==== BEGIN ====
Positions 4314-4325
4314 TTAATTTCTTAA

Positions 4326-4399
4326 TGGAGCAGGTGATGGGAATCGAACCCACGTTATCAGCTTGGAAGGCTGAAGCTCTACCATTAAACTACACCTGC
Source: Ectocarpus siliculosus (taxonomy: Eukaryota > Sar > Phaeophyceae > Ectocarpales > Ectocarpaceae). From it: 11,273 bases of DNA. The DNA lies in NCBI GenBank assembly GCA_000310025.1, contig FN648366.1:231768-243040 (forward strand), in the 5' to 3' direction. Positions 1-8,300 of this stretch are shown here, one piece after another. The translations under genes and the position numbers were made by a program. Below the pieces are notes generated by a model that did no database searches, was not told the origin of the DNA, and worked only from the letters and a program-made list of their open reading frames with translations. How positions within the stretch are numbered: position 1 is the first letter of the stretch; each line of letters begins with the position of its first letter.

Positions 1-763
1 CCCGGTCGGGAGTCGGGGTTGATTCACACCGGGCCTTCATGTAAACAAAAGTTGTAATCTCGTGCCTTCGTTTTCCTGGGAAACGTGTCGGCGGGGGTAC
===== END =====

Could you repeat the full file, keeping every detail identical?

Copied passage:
Positions 4314-4325
4314 TTAATTTCTTAA

Positions 4326-4399
4326 TGGAGCAGGTGATGGGAATCGAACCCACGTTATCAGCTTGGAAGGCTGAAGCTCTACCATTAAACTACACCTGC
Source: Ectocarpus siliculosus (taxonomy: Eukaryota > Sar > Phaeophyceae > Ectocarpales > Ectocarpaceae). From it: 11,273 bases of DNA. The DNA lies in NCBI GenBank assembly GCA_000310025.1, contig FN648366.1:231768-243040 (forward strand), in the 5' to 3' direction. Positions 1-8,300 of this stretch are shown here, one piece after another. The translations under genes and the position numbers were made by a program. Below the pieces are notes generated by a model that did no database searches, was not told the origin of the DNA, and worked only from the letters and a program-made list of their open reading frames with translations. How positions within the stretch are numbered: position 1 is the first letter of the stretch; each line of letters begins with the position of its first letter.

Positions 1-763
1 CCCGGTCGGGAGTCGGGGTTGATTCACACCGGGCCTTCATGTAAACAAAAGTTGTAATCTCGTGCCTTCGTTTTCCTGGGAAACGTGTCGGCGGGGGTAC